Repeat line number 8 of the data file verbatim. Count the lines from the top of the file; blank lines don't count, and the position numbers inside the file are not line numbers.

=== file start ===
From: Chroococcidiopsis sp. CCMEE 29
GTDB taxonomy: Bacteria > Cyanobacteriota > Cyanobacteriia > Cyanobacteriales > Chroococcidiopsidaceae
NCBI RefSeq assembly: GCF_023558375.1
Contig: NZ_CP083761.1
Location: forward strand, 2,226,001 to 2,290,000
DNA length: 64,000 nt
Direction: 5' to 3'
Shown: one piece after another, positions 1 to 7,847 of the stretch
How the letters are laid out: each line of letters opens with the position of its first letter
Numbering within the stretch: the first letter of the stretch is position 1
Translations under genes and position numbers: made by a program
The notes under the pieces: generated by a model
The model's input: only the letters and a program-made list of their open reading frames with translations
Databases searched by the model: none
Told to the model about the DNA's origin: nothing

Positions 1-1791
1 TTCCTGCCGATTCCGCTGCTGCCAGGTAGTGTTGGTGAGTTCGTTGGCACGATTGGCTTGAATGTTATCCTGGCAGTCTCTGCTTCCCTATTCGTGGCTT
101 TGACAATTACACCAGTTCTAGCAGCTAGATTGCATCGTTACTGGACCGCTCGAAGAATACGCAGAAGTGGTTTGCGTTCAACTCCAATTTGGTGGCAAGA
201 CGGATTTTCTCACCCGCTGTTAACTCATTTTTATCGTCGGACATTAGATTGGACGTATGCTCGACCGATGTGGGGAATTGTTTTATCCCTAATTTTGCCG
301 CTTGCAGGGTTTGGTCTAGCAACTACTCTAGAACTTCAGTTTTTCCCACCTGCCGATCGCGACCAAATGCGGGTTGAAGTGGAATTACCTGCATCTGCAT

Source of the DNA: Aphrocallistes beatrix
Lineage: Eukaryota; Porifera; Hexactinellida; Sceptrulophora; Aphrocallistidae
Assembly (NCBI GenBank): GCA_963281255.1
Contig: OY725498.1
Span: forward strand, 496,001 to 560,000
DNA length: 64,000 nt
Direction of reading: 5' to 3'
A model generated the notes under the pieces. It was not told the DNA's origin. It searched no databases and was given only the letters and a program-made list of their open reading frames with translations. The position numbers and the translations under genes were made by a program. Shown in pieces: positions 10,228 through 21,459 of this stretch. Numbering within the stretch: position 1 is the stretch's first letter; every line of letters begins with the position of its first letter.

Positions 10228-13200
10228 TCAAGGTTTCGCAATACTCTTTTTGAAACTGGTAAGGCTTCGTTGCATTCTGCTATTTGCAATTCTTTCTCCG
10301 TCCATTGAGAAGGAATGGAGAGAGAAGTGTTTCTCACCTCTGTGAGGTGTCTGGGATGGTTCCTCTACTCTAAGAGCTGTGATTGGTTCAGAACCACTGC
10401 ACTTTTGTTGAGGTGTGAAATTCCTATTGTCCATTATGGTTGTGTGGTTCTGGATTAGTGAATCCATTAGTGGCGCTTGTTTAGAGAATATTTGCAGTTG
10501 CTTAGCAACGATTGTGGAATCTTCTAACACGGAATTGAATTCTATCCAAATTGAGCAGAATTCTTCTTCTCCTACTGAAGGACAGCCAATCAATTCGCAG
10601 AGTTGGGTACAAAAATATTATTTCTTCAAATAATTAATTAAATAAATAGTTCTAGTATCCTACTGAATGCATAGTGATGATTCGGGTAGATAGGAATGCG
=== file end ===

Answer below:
Shown: one piece after another, positions 1 to 7,847 of the stretch